Pushing optical information storage by deep learning

The internet, digital media and big data induced an explosion of the need for data storage capacity and unfortunately, with the data capacity, also an exponential growth of its energy consumption. Optical information storage is a promising approach to reduce energy requirements, but no successor to the "Blu-ray Disc" - state-of-the-art for almost 20 years - is in sight. We combine concepts of nanotechnology, photonics and artificial intelligence to increase storage density below the optical diffraction limit, the latter being the main physical challenge in going beyond the Blu-ray Disc.

Jan 21, 2019
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With the exploding amount of generated and transferred data through the internet and the accelerated mass-market availability of connected devices like smartphones, large scale digital information storage is one of the major technological challenges of our society in the near future. In the times of ultra-HD video streaming and "big data", the necessary data center capacity is growing at an exponential pace (see Fig. 1). In consequence, information storage is no longer only an issue of available capacity, but energy consumption and hence the environmental impact have long since become a major problem. Optical information storage holds the promise to significantly reduce energy consumption, since energy is consumed only during writing or reading of data and the storage media provide at least one order of magnitude greater longevity. By outsourcing in particular data for long-term storage to facilities employing optical solutions, the energy needs of data centers could be significantly reduced (energy consumption only during read/write access; no replacements of storage media needed). Already in the short term (2-5 years) power-savings in the order of 80% can be achieved and for very long storage periods of 100 years and more, the energy savings could even exceed 99% compared to classical storage technology [1].

Figure 1: Left: Worldwide information generated each year. Right: Lifteime of optical (OSA) vs magnetic (HDD) storage media and achievable energy savings for applications in data centers. Adapted with permission from [1].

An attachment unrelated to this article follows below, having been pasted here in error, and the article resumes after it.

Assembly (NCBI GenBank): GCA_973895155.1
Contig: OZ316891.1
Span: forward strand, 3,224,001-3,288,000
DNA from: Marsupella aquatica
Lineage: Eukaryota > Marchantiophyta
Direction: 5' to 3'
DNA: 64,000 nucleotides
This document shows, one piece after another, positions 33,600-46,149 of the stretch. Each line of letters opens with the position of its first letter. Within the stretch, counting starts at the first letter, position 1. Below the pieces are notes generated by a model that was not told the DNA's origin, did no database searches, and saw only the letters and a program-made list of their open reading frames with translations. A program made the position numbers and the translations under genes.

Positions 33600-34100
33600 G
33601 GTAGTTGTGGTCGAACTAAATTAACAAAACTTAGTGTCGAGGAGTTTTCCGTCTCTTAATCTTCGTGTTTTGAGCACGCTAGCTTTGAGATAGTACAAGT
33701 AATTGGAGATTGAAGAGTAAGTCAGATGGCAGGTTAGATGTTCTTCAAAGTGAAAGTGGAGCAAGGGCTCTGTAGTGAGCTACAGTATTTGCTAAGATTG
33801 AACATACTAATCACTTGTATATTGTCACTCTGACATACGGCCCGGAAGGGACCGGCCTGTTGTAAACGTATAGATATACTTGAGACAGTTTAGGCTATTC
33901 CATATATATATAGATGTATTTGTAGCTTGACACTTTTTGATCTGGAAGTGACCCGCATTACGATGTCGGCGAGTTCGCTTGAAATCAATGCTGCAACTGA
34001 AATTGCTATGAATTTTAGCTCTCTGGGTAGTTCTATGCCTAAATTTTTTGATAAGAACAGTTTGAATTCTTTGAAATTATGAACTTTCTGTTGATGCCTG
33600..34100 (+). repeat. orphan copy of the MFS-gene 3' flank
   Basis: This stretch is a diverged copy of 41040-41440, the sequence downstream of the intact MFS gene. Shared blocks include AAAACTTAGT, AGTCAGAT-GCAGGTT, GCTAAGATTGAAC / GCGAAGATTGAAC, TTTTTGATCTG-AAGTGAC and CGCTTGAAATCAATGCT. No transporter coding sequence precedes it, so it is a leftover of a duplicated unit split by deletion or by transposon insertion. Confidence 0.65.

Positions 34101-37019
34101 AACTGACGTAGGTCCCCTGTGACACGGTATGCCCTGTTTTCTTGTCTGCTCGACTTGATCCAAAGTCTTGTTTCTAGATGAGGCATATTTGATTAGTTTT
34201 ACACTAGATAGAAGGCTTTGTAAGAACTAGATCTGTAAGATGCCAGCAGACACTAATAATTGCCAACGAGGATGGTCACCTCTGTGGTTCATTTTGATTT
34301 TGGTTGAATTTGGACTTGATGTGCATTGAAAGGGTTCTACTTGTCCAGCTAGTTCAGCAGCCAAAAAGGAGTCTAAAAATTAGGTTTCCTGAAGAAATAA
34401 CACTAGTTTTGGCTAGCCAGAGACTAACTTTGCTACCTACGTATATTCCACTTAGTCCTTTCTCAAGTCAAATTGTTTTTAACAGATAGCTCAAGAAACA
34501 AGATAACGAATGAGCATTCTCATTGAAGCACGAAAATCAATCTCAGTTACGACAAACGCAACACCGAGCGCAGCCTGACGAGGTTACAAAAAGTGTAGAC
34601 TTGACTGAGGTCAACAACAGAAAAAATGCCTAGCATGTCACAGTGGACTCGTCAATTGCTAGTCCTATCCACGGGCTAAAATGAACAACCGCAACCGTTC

This is all the more unfortunate, as for now almost 20 years, no new generation of optical storage medium has been brought to market maturity. The state-of-the-art "Blu-Ray Disc" has been introduced around the year 2000.
The Blu-Ray Disc, as well as its predecessors, the CD and the DVD, suffer from a major physical limitation: with standard optics, light cannot be focused to indefinitely small areas. The smallest possible focal spot is of about half the size of the light's optical wavelength. As illustrated in figure 2, the diffraction limit represents a physical boundary to the achievable information density.


Figure 2: Classical optical information storage media like the DVD and Blu-ray Disc are based on encoding and reading a single bit of information per diffraction limited area.

Our first key idea to overcome this limitation is to use silicon nanostructures and exploit their unique optical response over a broad spectral region for information encoding. While it is impossible to spatially resolve features below the diffraction limit from the optical far-field, deeply sub-wavelength geometric features can still have a strong impact on the optical scattering and therefore it is possible to observe their presence spectrally. As illustrated in figure 3, we design silicon nanostructures encoding up to 9 bits of digital information. Attention is spent in the design of the geometries, such that every structure encoding a specific bit-sequence possesses a unique scattering signature. From the measured optical response, the encoded binary data can then be retrieved.


Figure 3: Our approach uses silicon nanostructures to encode multiple bits per diffraction limited area. The readout of the encoded information is based on analysis of the scattering spectra via a deep artificial neural network.

Unfortunately, the identification of the bit-sequences based on the scattering spectra becomes very difficult in realistic cases with structural defects and noisy measurements. The second key idea for the approach is therefore, to train a deep artificial neural network on the read-out of the encoded information via the optical spectra. We demonstrated, that using the combination of spectral scattering measurements and deep learning allows to encode and retrieve up to 9 bits of information from a diffraction limited area, effectively going beyond the information density of the Blu-ray.

Our results, published recently in *Nature Nanotechnology* [2], pave the way towards a next-generation optical storage concept with the potential to increase the information density by at least an order of magnitude.


References:

[1] Gu, M., Li, X. & Cao, Y. Optical storage arrays: a perspective for future big data storage. Light: Science & Applications 3, e177 (2014)    
[2] Wiecha, P. R. et al. Pushing the limits of optical information storage using deep learning. Nature Nanotechnology, AOP (2019)

Peter Wiecha

DFG research fellow, University Southampton

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